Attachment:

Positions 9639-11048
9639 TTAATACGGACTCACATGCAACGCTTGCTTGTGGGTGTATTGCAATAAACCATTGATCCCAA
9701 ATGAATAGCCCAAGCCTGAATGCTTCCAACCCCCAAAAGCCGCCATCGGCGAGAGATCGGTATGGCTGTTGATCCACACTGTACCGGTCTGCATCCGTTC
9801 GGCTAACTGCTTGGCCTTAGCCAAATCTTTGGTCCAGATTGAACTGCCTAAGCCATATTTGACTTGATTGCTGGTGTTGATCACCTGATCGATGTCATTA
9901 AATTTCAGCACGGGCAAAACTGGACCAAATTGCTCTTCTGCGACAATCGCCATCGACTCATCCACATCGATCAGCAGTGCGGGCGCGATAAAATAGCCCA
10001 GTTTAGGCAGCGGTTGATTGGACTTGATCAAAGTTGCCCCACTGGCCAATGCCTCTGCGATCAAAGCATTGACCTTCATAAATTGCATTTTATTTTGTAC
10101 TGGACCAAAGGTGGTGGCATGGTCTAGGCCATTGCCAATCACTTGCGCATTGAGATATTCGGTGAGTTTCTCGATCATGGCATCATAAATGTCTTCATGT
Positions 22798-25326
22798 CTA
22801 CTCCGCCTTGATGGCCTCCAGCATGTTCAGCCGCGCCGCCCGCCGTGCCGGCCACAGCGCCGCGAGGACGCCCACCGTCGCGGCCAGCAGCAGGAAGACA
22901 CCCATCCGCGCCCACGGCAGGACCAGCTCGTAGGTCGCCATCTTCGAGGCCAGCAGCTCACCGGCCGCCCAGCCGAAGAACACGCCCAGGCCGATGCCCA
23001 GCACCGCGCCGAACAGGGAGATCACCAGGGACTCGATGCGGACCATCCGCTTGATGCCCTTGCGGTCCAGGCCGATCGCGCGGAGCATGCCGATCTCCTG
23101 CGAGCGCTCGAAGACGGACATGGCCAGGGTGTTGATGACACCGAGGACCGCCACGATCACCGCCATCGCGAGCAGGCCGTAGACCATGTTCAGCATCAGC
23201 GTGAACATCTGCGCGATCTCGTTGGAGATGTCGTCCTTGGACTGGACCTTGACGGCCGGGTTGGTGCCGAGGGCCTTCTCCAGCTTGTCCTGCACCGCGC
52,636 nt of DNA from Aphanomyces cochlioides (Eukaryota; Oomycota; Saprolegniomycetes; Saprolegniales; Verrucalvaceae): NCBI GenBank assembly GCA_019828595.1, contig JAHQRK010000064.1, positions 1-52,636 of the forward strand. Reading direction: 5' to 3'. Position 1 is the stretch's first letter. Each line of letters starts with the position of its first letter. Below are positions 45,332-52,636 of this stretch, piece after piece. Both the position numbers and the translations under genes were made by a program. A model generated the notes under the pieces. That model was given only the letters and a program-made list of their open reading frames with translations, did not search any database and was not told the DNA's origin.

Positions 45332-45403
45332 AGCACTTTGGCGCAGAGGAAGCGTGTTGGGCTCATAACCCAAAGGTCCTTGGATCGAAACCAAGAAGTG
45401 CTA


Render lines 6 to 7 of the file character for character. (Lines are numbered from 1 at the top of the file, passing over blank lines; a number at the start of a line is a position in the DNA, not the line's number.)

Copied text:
10001 GTTTAGGCAGCGGTTGATTGGACTTGATCAAAGTTGCCCCACTGGCCAATGCCTCTGCGATCAAAGCATTGACCTTCATAAATTGCATTTTATTTTGTAC
10101 TGGACCAAAGGTGGTGGCATGGTCTAGGCCATTGCCAATCACTTGCGCATTGAGATATTCGGTGAGTTTCTCGATCATGGCATCATAAATGTCTTCATGT